1. POGOs are totally illegal in China, and those promoting it will be arrested. 
  2. Their government is asking us to stop hosting this activity,
  3. and if could affect tourism potentials if this activities continue.”

“That was the message, don’t shoot the messenger,” Zubiri said. 

The Senate leader continued to stand by his statement on Wednesday morning, saying Huang had agreed to let him raise the issue during a Senate hearing on POGOs. 

“Senator Gatchalian was there and I said he has a hearing tomorrow. Is it alright if I mention some of these to them at the hearing? And he said ‘Yes, absolutely,’” Zubiri said in an interview with ANC. 

Zubiri also told Senate reporters on Wednesday morning that it was “regrettable” that the Chinese embassy labeled earlier statements on the issue as “misinformation.” By doing so, Zubiri said he was made to look as though he was spreading false information. 

“The fault lies with the ambassador. He mentioned blacklisting. Maybe he made a mistake. But we stand by our statement that the ambassador mentioned the word ‘blacklisting’ several times,” he said. 

Zubiri continued: “’Di kami nambobola. Di kami nananaginip. Siya na magclarify kung mabablacklist tayo kung tutuloy ang POGO dito sating bansa.” (We’re not making it up. We’re not imagining things. He should clarify if we could be blacklisted if we keep POGOs here in our country.)

Potential losses

First pressed to confirm Zubiri’s statement, China only said that tourism was an “important component” of ties between the two counties. The embassy likewise said it was in” close communication” with the Philippine law enforcement agencies and had “stepped up cooperation” on a crackdown against POGO-related criminal activities against Chinese in the Philippines. 

The Senate president said concern stemmed from potential losses were the Philippines to be added to China’s blacklist. China was the source of the second largest tourist arrivals to the Philippines as of 2020, with each individual estimated to spend some $1,000 on shopping alone per visit.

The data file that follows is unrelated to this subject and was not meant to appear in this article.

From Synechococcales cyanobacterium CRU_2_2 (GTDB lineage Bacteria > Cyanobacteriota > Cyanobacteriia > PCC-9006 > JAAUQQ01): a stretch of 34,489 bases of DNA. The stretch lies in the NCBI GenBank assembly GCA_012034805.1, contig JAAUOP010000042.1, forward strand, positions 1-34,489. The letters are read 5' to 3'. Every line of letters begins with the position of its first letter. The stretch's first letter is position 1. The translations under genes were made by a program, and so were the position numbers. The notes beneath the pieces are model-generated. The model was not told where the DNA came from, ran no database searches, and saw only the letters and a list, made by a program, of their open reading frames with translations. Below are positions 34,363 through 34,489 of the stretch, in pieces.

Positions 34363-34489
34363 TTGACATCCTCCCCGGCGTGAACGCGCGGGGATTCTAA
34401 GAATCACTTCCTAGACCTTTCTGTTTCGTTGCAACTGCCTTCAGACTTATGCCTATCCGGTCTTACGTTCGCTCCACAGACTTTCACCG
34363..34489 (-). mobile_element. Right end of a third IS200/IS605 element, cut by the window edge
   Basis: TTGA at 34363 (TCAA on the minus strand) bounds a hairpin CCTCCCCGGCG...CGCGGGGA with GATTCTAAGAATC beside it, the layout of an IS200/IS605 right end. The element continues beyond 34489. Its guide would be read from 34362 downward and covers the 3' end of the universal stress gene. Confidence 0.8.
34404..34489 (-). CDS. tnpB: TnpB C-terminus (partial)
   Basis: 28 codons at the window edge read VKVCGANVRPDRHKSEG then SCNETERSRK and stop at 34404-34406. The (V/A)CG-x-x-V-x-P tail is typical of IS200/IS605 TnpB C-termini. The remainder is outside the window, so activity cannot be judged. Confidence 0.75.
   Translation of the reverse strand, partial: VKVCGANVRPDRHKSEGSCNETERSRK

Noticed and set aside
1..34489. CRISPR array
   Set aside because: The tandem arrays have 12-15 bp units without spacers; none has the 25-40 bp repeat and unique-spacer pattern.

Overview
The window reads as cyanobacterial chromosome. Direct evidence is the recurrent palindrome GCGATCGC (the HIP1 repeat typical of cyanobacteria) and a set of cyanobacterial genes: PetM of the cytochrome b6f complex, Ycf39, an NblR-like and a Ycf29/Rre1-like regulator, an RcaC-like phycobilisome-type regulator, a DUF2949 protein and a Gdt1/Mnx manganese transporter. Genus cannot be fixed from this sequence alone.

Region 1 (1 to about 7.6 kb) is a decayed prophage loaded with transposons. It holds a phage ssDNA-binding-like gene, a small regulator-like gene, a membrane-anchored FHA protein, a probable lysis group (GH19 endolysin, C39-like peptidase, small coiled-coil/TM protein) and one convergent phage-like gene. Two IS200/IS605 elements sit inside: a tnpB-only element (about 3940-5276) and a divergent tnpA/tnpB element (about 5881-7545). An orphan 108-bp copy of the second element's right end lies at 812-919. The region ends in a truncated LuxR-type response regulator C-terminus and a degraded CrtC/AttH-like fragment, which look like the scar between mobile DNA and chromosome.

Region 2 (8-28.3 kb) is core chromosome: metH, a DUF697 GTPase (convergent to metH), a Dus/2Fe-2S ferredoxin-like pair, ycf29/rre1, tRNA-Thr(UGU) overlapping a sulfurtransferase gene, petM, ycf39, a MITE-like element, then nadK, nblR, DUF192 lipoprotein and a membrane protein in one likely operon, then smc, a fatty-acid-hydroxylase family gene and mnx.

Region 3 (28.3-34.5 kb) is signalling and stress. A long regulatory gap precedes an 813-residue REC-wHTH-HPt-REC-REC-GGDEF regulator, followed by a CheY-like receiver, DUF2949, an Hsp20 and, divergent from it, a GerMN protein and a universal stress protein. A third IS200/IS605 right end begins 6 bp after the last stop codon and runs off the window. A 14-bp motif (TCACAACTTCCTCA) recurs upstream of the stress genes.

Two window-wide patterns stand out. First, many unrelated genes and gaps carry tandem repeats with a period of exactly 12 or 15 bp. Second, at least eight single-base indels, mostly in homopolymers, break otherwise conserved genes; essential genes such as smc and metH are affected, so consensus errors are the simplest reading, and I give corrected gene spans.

The Chinese government had long expressed its opposition to POGOs – which had flourished under the previous administration of former president Rodrigo Duterte – citing it as a “threat” to social order. In 2019, Beijing had even asked the Philippine government to ban all online gambling, though Duterte had resisted the request.

Unlike Duterte, the Marcos administration has so far expressed willingness to ban POGOs, with Finance Secretary Benjamin Diokno citing the need to halt its operations due to its “social cost” and “reputational risk.”

Beijing first announced it had such a blacklist for overseas gambling destinations in August 2020, and later added additional spots in January 2021. The said list has not been made public.

Aside from the Philippines, other gambling hotspots in Southeast Asia include Malaysia and Myanmar. – Rappler.com

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Sofia Tomacruz

Sofia Tomacruz covers foreign affairs and is the lead reporter on the coronavirus pandemic. She also writes stories on the treatment of women and children. Follow her on Twitter via @sofiatomacruz. Email her at sofia.tomacruz@rappler.com.